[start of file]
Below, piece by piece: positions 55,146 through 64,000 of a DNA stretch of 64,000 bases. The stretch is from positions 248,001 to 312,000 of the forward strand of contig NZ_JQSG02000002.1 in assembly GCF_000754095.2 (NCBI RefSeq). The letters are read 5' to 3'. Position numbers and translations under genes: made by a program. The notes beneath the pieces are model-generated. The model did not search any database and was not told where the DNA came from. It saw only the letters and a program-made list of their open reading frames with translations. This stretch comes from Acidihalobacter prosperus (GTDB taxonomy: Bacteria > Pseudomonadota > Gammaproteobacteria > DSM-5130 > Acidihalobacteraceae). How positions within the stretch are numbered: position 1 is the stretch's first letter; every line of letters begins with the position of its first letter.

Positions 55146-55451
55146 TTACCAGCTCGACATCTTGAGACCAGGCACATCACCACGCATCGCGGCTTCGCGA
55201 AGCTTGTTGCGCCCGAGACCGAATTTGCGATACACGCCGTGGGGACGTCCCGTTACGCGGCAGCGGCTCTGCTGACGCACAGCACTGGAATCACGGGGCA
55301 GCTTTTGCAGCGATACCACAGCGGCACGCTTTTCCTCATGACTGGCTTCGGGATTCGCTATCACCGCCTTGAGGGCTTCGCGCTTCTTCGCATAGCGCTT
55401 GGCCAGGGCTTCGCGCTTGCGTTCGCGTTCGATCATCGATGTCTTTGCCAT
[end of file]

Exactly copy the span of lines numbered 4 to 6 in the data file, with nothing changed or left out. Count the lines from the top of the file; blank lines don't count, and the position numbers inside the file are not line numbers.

55201 AGCTTGTTGCGCCCGAGACCGAATTTGCGATACACGCCGTGGGGACGTCCCGTTACGCGGCAGCGGCTCTGCTGACGCACAGCACTGGAATCACGGGGCA
55301 GCTTTTGCAGCGATACCACAGCGGCACGCTTTTCCTCATGACTGGCTTCGGGATTCGCTATCACCGCCTTGAGGGCTTCGCGCTTCTTCGCATAGCGCTT
55401 GGCCAGGGCTTCGCGCTTGCGTTCGCGTTCGATCATCGATGTCTTTGCCAT